“It is the view of the Department of Employment and Labour (based on the information currently available) that the above regulatory requirements were not met and may even have contributed to the severe damage that was observed, since the emergency response plan, in particular, could not be activated. These aspects will therefore be taken up in the criminal investigation.”
Since then, a human health risk assessment commissioned by UPL has suggested that residents living in the immediate vicinity now face increased risks of cancer, heart disease and other health impacts due to the toxic dust particles they inhaled while the warehouse burnt or smouldered.
In order to store anything more than 500m3 of chemicals and other dangerous goods, the company was also required to obtain environmental authorisation under Nema.
During the authorisation process, officials and experts would have assessed the readiness of the facility to respond to an emergency and to mitigate the risks.
As a further safeguard, UPL was also required to obtain a Scheduled Activities Permit (SAP) from the eThekwini Municipality. There was no evidence that these requirements had been complied with.
The report then makes a rather damning preliminary finding that UPL had shown a “general disregard for the need for compliance with relevant legislation”.
“It reveals a pattern which could be interpreted as a general lack of willingness to comply with the law. Read with its failure to obtain environmental authorisation for the storage of goods, supports the notion that this conduct is the underlying cause for the serious pollution that followed the fire in the warehouse. The cause of the fire is irrelevant to this part of the inquiry.
“At a factual level, eThekwini is uncertain whether the chemicals were manufactured, mixed or decanted on-site. Further investigations must be conducted in this regard, to determine if the on-site activity conducted by UPL may fall within the precluded use,” the report states, further noting that investigators would also probe whether UPL had registered certain chemical products for sale in South Africa.
So, what has happened to the investigation and the criminal charges?
According to the national Department of Forestry, Fisheries and Environmental Affairs (DFFE), the docket was handed over to the Director of Public Prosecutions more than 14 months ago for a decision on whether to prosecute the company.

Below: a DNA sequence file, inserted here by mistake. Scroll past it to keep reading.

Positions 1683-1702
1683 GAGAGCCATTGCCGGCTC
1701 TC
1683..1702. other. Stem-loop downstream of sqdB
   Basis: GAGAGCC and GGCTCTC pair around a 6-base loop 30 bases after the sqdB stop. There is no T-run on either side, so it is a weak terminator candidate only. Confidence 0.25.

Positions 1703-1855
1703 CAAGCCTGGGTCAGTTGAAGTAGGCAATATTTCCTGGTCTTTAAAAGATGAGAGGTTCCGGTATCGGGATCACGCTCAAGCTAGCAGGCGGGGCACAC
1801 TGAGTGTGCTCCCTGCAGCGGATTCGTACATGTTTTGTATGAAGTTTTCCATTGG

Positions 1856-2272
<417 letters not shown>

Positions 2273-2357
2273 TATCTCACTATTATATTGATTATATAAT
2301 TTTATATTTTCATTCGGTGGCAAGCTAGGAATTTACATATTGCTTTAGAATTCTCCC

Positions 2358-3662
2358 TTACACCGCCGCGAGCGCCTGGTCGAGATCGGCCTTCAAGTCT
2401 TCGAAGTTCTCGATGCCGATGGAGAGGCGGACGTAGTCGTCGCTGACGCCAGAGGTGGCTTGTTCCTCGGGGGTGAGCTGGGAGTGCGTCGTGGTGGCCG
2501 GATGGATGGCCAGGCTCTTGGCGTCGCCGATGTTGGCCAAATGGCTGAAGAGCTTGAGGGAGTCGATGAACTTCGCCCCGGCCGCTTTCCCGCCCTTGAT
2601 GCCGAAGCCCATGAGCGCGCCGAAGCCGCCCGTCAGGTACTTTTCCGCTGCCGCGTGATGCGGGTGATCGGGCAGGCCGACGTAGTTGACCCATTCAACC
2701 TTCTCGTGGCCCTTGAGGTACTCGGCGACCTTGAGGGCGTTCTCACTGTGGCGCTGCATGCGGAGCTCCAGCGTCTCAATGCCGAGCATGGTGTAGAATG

Department spokesperson Peter Mbelengwa said he was unable to comment on whether the NPA was in discussions with UPL’s legal representatives to negotiate a plea and sentence settlement in terms of Section 105A of the Criminal Procedure Act.
“The DFFE has not been informed by the DPP that a 105A plea and sentence agreement has been tabled by UPL.”
Responding to queries from Daily Maverick, the Director of Public Prosecutions in KwaZulu-Natal, advocate Elaine Zungu, said: “The docket was referred to the NPA in October 2021. The prosecutors have been guiding the investigations on the matter.
“An investigation into such a matter requires expert evidence and therefore will take time to deal with. The prosecutors must ensure that there is evidence under oath which establishes a crime and thereafter that such evidence links someone to committing the offence. Prosecutors are always accountable for their decisions and therefore they must ensure that the decision is correct.”
Daily Maverick also invited UPL to respond to recent speculation that it was considering a plea and sentence agreement. If not, what was the company’s position on defending itself in a criminal trial?
Avoiding any reference whatsoever to criminal charges, Danie Marais, UPL regional head of marketing and business development, responded: “We remain grateful to the environmental authorities in South Africa for assisting us in our efforts following the events that occurred in July 2021.
“While these unfortunate events were beyond our control, we take seriously our responsibility for our products and have worked committedly to contain the spillage of products, eliminate them from the environment, and support the affected communities.
“In the last two years, UPL has invested millions of rands to lead a wide-reaching environmental rehabilitation and remediation programme, and we are reassured that those efforts are making significant steps towards a comprehensive restoration of local biodiversity, vegetation and wildlife.
“Our team continues to build on the efforts undertaken to date and will continue to work closely with all authorities.”
But it also seems that UPL wishes to put the matter behind it as speedily as possible.
Just last week, UPL published another glowing account of its activities across the continent in its latest Africa Sustainability Impact Report – which managed to avoid a single reference to the environmental impacts of the Durban inferno.
Jai Shroff, the company’s global CEO, declares that the report is UPL’s contribution to “celebrating partnerships and collaboration, to transparency and openness in the success of our interventions, to measuring and monitoring our impact.
“I am so proud of the examples of outcomes that this report has collected,” Shroff said.
Yet the bean counters and attorneys at UPL headquarters in Mumbai are nevertheless watching developments.
Buried within the company’s consolidated financial statements for the year ended 31 March 2022, there is a single paragraph in fine print estimating some of the preliminary losses to the company’s bottom line due to the Cornubia fire.
“Management has estimated loss of inventory and clean-up cost amounting to approximately ₹ 596 Crores [R1.3-billion). Out of which, management estimates ₹ 153 Crores [R352-million] are beyond the insurance policy limits, hence booked as expenses under exceptional items.
“Management has taken all relevant steps of informing the insurance company about this incident and are going through the process to claim the loss of inventory and clean-up cost and expect the same to be covered under existing insurance policies. “
Currently, it stated, “There are no legal claims or proceedings against UPL group in relation to the incident.”
Amid this lack of clarity on the status of the case, it may be worth recalling the seemingly prescient comments by Heinz de Boer, a Democratic Alliance member of the KZN provincial legislature.
At a meeting in Pietermaritzburg three months after the fire, De Boer remarked: “I think this is going to be a marathon race against UPL and their attorneys.” DM